V: I possess the ability to create the lyrics by myself, since I studied a lot of those things during my University studies (undergraduate as well as postgraduate). But just to make certain, I asked for the opinion of a couple of literature masters too, to avoid typos etc. There’s the syntax of one sentence which might be somewhat dubious (although it’s not mistaken – just unusual) as someone has pointed out, but you know what, Poetic License!
 
 
Why did you decide to go with a small Greek label and not try to sign with a foreign one or DIY.
 
V: Actually we want things to be hands on. We’d hate to have to follow someone’s orders. Secondly, we are not that big a band yet, so that we could easily be in a major label with terms that suit the band.
 
 
In recent years, mp3s/the internet have caused quite the upset on the whole scene. It’s easier to promote yourself, but it’s also devalued music’s worth and a pay to play scenarios seem to be the norm to get on the road, these days, how does a band like you survive this?
 
V: By working hard in order to keep us on the front line of things happening... and also by having special prices for people who want to buy our staff. If people want to support you, ultimately, they will. It’s made things “harder”, but sometimes you have to “fight” for what you believe in.
 
 
You’re releasing a vinyl if I understand correctly and a dual CD? Can you explain the perks of these editions?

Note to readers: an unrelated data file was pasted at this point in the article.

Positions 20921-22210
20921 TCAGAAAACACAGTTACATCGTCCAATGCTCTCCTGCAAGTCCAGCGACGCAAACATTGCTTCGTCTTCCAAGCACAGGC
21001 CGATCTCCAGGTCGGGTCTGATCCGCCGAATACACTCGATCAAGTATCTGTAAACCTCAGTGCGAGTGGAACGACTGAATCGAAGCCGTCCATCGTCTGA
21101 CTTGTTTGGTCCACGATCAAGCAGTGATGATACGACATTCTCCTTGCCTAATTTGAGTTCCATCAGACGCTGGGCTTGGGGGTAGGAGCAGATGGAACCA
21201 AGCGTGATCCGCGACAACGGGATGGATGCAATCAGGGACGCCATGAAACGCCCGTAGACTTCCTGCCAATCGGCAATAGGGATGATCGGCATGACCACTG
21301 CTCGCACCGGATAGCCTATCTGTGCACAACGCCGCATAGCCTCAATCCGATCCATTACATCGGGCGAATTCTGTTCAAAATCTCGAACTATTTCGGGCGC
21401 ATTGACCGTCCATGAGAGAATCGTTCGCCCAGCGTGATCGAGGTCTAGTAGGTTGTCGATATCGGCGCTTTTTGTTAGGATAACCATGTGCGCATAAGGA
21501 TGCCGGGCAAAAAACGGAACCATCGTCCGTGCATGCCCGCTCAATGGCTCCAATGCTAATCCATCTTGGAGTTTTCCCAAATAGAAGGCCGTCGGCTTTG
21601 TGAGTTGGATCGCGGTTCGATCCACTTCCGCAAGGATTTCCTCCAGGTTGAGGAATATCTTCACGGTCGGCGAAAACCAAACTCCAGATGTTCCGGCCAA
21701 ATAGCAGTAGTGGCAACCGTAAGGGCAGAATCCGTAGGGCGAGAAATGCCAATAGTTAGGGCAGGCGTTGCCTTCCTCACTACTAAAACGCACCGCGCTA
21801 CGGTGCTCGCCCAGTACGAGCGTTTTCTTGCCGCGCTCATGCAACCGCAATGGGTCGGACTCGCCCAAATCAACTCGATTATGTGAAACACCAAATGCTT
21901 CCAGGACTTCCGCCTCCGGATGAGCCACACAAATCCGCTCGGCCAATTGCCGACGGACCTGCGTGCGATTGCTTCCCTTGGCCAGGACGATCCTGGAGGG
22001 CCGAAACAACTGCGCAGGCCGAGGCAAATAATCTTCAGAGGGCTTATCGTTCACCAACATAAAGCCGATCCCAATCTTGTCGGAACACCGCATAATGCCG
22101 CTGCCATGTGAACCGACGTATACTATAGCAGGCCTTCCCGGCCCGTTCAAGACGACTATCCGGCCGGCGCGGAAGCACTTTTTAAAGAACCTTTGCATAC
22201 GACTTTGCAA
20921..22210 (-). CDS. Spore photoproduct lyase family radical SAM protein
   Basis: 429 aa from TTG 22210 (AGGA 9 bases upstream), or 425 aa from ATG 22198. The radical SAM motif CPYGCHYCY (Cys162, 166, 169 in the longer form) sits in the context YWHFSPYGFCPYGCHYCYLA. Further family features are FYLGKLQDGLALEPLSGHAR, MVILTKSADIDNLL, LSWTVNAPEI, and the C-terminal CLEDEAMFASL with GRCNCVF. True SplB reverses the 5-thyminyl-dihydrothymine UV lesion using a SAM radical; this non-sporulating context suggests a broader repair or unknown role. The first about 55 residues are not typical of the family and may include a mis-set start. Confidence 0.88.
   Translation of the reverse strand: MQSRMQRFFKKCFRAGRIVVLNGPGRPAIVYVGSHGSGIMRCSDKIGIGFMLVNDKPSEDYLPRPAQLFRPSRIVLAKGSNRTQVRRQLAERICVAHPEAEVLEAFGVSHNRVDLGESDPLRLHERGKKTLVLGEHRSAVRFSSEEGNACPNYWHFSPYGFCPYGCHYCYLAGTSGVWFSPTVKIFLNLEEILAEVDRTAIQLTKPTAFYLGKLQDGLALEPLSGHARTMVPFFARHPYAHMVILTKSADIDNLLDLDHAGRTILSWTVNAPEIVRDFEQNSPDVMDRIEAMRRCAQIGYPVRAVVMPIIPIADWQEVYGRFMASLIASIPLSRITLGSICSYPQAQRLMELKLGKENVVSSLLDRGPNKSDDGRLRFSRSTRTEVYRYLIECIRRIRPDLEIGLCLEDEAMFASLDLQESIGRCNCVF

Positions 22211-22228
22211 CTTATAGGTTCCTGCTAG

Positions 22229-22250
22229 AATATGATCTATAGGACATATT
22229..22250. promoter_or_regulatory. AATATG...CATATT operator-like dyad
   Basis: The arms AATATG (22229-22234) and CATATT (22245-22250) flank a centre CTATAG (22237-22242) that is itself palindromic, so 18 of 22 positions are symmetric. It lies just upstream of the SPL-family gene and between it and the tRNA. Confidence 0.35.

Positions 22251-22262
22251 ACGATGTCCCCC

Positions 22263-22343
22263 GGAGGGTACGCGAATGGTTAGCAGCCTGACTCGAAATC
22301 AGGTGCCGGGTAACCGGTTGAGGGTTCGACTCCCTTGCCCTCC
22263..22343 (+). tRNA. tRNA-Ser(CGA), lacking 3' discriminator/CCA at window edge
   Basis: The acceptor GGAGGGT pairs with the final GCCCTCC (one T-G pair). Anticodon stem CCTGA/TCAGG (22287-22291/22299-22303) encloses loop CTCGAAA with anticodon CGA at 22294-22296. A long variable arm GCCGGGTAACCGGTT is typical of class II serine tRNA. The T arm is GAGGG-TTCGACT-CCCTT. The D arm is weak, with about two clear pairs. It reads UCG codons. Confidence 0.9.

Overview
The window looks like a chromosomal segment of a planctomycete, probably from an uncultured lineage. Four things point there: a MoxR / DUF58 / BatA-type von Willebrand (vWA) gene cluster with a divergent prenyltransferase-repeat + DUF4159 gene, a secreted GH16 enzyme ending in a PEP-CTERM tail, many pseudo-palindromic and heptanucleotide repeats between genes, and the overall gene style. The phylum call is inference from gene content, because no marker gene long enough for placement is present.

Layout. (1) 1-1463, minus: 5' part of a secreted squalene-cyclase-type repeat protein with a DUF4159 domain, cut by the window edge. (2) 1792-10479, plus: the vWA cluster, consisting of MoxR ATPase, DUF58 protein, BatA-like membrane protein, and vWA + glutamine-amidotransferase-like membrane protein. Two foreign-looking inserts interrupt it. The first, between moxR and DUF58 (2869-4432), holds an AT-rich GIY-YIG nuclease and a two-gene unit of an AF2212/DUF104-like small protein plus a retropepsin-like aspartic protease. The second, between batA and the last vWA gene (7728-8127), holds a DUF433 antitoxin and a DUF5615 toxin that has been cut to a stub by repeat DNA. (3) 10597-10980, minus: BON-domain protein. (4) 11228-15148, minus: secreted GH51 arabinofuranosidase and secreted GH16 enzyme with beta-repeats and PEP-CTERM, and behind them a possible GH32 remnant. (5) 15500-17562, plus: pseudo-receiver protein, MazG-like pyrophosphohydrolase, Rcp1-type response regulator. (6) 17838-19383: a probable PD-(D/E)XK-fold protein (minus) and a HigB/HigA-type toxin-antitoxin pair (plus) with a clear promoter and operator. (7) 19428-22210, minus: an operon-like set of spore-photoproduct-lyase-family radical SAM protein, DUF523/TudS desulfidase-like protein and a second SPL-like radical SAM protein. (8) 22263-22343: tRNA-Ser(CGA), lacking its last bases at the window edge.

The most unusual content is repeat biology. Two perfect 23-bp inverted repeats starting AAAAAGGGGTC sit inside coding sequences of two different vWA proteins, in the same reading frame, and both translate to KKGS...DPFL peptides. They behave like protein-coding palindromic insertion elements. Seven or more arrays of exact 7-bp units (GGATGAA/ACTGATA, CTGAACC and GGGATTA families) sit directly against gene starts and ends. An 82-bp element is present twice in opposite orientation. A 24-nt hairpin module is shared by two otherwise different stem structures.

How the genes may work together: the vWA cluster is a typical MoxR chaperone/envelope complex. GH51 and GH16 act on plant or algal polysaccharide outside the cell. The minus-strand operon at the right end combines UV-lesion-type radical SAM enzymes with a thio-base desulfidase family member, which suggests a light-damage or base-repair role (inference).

V: The album was too long to be released in a single vinyl without omitting, editing or seriously compromising the sound. Since the CDs tend to be underappreciated these days, as a product, we would like to create something that would attract the buyer, in both cases, so our CD edition is dual; it has also both a modern Greek and English translation in the booklet, and also has a second CD featuring a post metal largely instrumental version of the album, with a quite different mix.
 
The vinyl – which was mixed and mastered specifically for vinyl – unlike so many vinyls these days, was cut using direct metal mastering and comes in a nice gatefold cover and also includes the CD, so you can listen to it in your car and elsewhere and there’s also a digital edition, that’s just the album on its own.

 
 
Are you going to tour in support of the release? When should we expect Prometheus live – and will you be performing the entire album?
 
V: Of course we wish to perform the entirely of our album on stage, but first we decided to stage the album in the form of a theatrical play that we’ve created along with a team of talented actors. It’s based on the concept of album and features all songs. After those performances stop around March, we are gonna play some local shows and undertake many smaller tours as well as appear in some festivals around Greece and abroad.
 
 
About that theatrical play, give us more info about it!